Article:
US 3656483 A
An intrauterine medicator and method for local application of medication to the uterus. The medicator includes a perforated tube containing a supply of medication; apparatus for maintaining medication adjacent the perforations for distribution to the uterine wall, and apparatus resiliently retaining the device in the uterus.
Claims available in
Description (OCR text may contain errors)
United States Patent Rudel [4 1 Apr. 18, 1972  INTRAUTERINE MEDICATOR 1,605,894 11/ 1926 Human .,128/271 2,623,841 12/1952 Taub ..128/127 X  Invent 2,962,023 1l/1960 Chappaz et a1. ..128/260 [73} Assignee: Biological Concepts, Inc., New York, NY, 3,409,721 11/1968 Applezwein ..128/130 Filed: J 1 FOREIGN PATENTS OR APPLICATIONS 1 1 MP 3,137 13,324 7/1894 Great Britain ..128/127 52 us. c1 ..128/264, 128/130 Primary Bummer-Robert Michell 511 1111. C1. ..A61m 31/00 Attorney-Curtis. Morris & Saffvrd  Field of Search ..128/264, 130,127, 265, 251,
128/270, 271, 263, 260, 26]; 901/81 ST CT 5 6 R f d An intrauterine medicator and method for local application of l 1 e erences l e medication to the uterus. The medicator includes a perforated UNITED STATES PATENTS tube containing a supply of medication; apparatus for maintaining medication adjacent the perforations for distribution 2,122,579 7/1938 Meckstroth ..128/l30 to h uterine ll, and a paratus'resiliently retaining the 3,442,266 5/1969 Kre1c1 et a1. ...128/130 device i h uterus 3,545,439 12/1970 Duncan ...128/130 1,603,767 10/1926 Harris 128/271 12 Claims, 6 Drawing Figures PATENTEDAPR 1 8 I972 I //l l/ INVENTOR.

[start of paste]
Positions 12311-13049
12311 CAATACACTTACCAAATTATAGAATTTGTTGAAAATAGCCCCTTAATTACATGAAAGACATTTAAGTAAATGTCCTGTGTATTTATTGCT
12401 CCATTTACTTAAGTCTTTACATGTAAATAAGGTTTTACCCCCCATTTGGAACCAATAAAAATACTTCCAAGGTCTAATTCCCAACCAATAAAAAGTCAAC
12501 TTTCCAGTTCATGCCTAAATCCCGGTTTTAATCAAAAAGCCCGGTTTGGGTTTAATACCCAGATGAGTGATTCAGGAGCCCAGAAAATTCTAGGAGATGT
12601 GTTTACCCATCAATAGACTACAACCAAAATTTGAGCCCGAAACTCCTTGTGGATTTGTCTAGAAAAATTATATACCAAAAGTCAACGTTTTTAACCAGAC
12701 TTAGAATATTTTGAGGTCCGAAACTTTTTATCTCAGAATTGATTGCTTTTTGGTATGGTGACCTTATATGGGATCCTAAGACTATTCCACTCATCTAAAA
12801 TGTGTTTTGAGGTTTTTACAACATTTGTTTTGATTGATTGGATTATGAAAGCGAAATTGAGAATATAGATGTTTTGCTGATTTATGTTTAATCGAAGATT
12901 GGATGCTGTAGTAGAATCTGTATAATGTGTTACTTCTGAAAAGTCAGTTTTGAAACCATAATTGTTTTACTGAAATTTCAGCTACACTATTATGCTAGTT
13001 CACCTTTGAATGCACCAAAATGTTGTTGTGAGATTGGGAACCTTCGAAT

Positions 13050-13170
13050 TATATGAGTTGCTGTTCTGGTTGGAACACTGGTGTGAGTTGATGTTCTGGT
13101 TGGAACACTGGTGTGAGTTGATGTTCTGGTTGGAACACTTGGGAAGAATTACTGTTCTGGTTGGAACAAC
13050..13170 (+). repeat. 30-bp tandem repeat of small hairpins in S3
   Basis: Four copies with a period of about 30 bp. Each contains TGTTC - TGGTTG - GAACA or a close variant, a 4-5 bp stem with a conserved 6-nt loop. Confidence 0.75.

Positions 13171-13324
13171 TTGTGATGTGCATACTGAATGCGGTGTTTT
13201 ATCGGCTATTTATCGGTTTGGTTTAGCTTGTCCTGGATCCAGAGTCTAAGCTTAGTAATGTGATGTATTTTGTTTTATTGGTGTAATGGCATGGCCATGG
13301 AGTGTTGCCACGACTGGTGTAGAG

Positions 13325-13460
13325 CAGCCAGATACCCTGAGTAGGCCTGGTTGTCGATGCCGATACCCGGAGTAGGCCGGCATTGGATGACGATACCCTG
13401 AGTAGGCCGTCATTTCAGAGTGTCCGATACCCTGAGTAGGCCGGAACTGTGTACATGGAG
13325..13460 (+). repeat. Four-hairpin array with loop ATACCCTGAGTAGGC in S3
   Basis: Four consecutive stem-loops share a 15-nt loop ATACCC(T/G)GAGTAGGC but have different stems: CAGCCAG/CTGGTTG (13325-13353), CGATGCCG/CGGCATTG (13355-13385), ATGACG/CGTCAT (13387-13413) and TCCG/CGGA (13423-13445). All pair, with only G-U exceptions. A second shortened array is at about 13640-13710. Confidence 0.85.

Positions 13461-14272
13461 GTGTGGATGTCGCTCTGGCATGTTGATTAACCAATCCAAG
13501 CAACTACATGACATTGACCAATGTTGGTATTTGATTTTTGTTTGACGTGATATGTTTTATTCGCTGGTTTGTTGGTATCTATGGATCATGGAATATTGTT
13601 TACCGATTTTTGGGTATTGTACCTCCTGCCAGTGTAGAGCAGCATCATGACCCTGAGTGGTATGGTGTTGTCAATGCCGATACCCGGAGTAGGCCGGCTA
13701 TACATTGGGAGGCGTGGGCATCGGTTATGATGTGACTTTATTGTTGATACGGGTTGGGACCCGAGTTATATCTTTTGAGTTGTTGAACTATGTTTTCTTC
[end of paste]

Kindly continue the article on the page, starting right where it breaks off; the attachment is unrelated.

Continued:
Buclel 2%? ATTO rs INTRAUTERINE MEDICATOR The present invention relates to intrauterine medicator devices and in particular to intrauterine carries of medication for locally supplying medication to the uterine walls. One of the embodiments of the invention is directed to an intrauterine carrier of antifertility agents.
In the practice of medicine it has been found desirable to furnish certain'therapeutic and biologically active materials to the uterus by local rather than systemic administration of the drug. For example, certain biologically active materials such as progesterone and progestational compounds, which are known in the prior art as effective antifertility agents, have been administered systemically in the past with resulting undesirable side effects in certain patients. However, it has been found that these side effects can be avoided by locally supplying these agents to the uterine wall.
Specifically, progesterone and progestational compounds when supplied locally to the uterus produce changes in the endometrium which are characteristic of the biological action of the same progestational compounds given systemically. Such changes, characterized as premature maturation of the endometrium, are capable of significant antifertility effects and can be achieved with doses of progestational agents small enough not to inhibit ovulation.
While local administration of natural progesterone hormones has been attempted in the past, success has been achieved only by repeated and frequent applications.